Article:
*Pant – (Danish) The set amount of money refunded on returning refundable bottles and cans.
ILLUSTRATION BY JANICE BROWNLEES
The lost bottles
The idea for “Project 1 Million” (P1M) came to Jan Martin Ahlers during his studies of Global Business Engineering at VIA UC Horsens, Denmark. Originally from Hamburg, he became aware of how many bottles and cans are thrown away in public buildings or at bigger events in Denmark, where one is not given the possibility to recycle them separately.
According to Dansk Retursystem A/S, despite having the resources and the capacity to recycle all the deposit-marked bottles (both aluminium cans and plastic bottles) in Denmark, only 89% of these are returned to recycling facilities. The missing 11% might not seem an alarming figure, however in 2013 it still corresponded to about 117 million one way packages that did not get recycled.**
‘Apart from a lot of recycable material being lost like this, it also requires a lot more energy to separate plastic bottles and aluminium cans from the rest of the rubbish,” Ahlers explains.
Reducing plastic waste is at the forefront of P1M’s mission, which launched in 2012.
In order to achieve this, containers have been set up, notably in buildings of businesses and other larger institutions, where bottles and cans can be collected.
The current goal is to collect 1 million bottles and cans in total. “100% of the pant money collected from these returnable bottles and cans is donated to charities and local projects”, Ahlers states.
“In general, if you’re trying to do good instead of aiming for high profits, you’re going to be off to a rough start.”
On own hook
“It hasn’t been easy running a non-profit organization here, especially as a foreigner.” Ahlers recalls. “In general, if you’re trying to do good instead of aiming for high profits, you’re going to be off to a rough start.”
At first Ahlers and his team were often turned down by big companies, whom they approached about donating old, used containers for their project.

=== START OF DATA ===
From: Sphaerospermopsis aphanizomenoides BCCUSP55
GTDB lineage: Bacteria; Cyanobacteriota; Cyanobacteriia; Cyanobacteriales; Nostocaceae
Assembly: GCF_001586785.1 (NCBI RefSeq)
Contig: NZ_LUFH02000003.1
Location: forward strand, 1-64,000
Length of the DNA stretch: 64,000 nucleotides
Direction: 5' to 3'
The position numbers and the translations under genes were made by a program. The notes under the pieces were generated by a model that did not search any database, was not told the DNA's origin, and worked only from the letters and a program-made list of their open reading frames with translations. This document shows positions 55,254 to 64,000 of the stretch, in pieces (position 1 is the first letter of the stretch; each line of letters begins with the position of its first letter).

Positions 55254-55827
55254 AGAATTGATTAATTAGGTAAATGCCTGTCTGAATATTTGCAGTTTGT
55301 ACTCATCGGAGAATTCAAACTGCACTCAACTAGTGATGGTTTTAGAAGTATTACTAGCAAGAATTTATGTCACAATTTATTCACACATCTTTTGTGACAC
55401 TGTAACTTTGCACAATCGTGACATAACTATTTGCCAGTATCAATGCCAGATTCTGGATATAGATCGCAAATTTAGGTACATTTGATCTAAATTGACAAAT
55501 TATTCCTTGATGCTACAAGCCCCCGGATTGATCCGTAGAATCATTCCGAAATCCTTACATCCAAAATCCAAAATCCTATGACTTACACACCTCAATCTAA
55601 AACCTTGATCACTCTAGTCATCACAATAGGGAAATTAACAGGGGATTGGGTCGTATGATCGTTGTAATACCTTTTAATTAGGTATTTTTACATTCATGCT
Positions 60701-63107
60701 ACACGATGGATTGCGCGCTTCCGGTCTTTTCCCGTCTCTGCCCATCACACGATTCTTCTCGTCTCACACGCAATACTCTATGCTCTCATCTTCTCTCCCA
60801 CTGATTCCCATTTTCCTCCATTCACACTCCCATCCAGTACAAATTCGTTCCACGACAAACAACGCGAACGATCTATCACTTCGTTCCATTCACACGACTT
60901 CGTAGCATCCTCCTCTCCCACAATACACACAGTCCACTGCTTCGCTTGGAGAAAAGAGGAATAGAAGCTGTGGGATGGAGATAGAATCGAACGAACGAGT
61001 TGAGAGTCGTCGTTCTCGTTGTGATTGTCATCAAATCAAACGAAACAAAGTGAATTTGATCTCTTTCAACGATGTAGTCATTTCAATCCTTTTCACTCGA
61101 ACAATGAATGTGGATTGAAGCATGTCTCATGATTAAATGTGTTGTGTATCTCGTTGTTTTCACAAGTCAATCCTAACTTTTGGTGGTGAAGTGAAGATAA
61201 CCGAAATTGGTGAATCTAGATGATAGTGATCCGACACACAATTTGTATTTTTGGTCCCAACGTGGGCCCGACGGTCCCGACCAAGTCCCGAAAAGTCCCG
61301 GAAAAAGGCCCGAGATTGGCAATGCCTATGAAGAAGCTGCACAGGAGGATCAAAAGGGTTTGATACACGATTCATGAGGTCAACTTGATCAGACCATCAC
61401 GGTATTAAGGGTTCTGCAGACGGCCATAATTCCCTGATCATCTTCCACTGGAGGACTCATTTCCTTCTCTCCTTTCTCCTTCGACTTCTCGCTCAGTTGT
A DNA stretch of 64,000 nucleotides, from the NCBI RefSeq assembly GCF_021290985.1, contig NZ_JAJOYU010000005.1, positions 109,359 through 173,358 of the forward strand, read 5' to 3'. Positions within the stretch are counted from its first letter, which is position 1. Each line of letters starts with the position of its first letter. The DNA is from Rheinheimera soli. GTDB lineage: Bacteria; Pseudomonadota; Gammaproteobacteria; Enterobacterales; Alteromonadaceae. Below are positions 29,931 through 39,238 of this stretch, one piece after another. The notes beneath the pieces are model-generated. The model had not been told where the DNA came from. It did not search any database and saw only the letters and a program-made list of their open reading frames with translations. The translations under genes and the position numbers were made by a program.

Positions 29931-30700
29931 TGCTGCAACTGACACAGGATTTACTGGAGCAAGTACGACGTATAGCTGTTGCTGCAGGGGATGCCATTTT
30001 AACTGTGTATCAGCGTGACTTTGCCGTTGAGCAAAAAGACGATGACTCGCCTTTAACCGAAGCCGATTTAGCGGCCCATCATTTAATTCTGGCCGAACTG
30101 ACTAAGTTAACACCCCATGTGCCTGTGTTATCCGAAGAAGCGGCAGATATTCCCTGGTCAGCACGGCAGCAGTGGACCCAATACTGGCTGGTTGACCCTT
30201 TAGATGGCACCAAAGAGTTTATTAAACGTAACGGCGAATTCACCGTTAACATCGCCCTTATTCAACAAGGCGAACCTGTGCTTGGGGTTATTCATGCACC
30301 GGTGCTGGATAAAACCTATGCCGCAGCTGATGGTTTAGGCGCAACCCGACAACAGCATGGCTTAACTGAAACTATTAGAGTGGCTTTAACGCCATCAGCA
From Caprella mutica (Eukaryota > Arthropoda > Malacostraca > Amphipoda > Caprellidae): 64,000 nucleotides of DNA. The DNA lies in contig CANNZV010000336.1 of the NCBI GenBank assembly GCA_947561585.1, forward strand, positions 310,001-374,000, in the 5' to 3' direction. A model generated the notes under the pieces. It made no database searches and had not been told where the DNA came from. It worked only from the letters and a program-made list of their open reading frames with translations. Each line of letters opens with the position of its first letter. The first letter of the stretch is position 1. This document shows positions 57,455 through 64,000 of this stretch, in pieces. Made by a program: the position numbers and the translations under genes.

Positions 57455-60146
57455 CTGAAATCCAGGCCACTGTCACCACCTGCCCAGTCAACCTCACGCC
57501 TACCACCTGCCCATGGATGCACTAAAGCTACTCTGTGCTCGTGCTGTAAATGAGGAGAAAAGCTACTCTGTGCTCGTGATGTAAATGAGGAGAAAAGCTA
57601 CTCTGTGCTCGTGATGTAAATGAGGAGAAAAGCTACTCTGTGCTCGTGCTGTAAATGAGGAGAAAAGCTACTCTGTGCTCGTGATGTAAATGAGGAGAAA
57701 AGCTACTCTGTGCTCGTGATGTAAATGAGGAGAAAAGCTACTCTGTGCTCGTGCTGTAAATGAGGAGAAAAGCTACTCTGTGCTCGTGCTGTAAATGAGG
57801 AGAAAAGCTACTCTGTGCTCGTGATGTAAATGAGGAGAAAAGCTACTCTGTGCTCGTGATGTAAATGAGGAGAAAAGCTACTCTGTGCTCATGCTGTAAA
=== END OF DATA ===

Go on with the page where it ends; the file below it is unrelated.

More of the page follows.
“Think lovely thoughts…”
“Being turned down a lot was crushing, but I simply kept trying. Having the right team and keeping enthusiasm is crucial, and failing should directly turn into motivation”, Ahlers stresses.
Winning the Entrepreneurship Award as The Green Growth Jumper 2013 was not only a relief for Ahlers and his team but also a much appreciated acknowledgement. “Knowing there where external people who believed in our project and its ability to grow was a good boost for us.”
As 2013 winners they also bagged themselves a deal with the Entrepreneur Award 2014 (http://www.award2014.dk/) in Fredericia, where they where able to present their projects’ developements as well as set up 60 containers in order to collect returnable bottles, with all proceeds going to Børnefonden.
“Having the right team and keeping enthusiasm is crucial, and failing should directly turn into motivation”
After donating their first 12.600kr from collected bottles and cans to Trygfonden Børnehus in Aarhus and Odense, it also became much easier to convince people that P1M was achieving something. “Thanks to the money generated and donated it’s easier for people to see the impact this project has on local communities and that the recycling of every single bottle and can, will cause change and lead to improvement.”
“…straight on ‘til morning”
“The biggest challenge facing us yet is to make the project self-sustainable on a low financial budget and to find more collaborates, who believe in the concept,” Ahlers sums up.
Future developments will be to target all public institutions such as high schools and universities, as well as big venues across Denmark.
Ahlers is also looking into more convenient and attractive solutions for companies and private households to collect and recycle their bottles and cans.
“We’d like to turn it into a social business, attracting companies by offering a CSR project and the involvement of their employees” Ahler explains.
“P1M is a project I can also see being successful in other Scandinavian countries”, Ahlers believes, but it strongly depends on finding cooperators who support the project financially and volunteers who will take over the concept in their own high schools or universities and spread awareness.
“I would love to cooperate with other projects because we all have different experiences and success strategies we can share. I am sure likeminded projects can gain a lot from each other”, Ahlers concludes. “I am open to be contacted in case there are people who need advice, want to cooperate or want to hear more about my projects.”
Project 1 Million
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**Bottle & Can Recycling In Denmark:Addressing Issues and Optimizing the Recycling Rate, by Simon Wederkinch Tetens, Lucas Larsen, Alessandro Parsifal Carnevale, and Lone Samuelsson.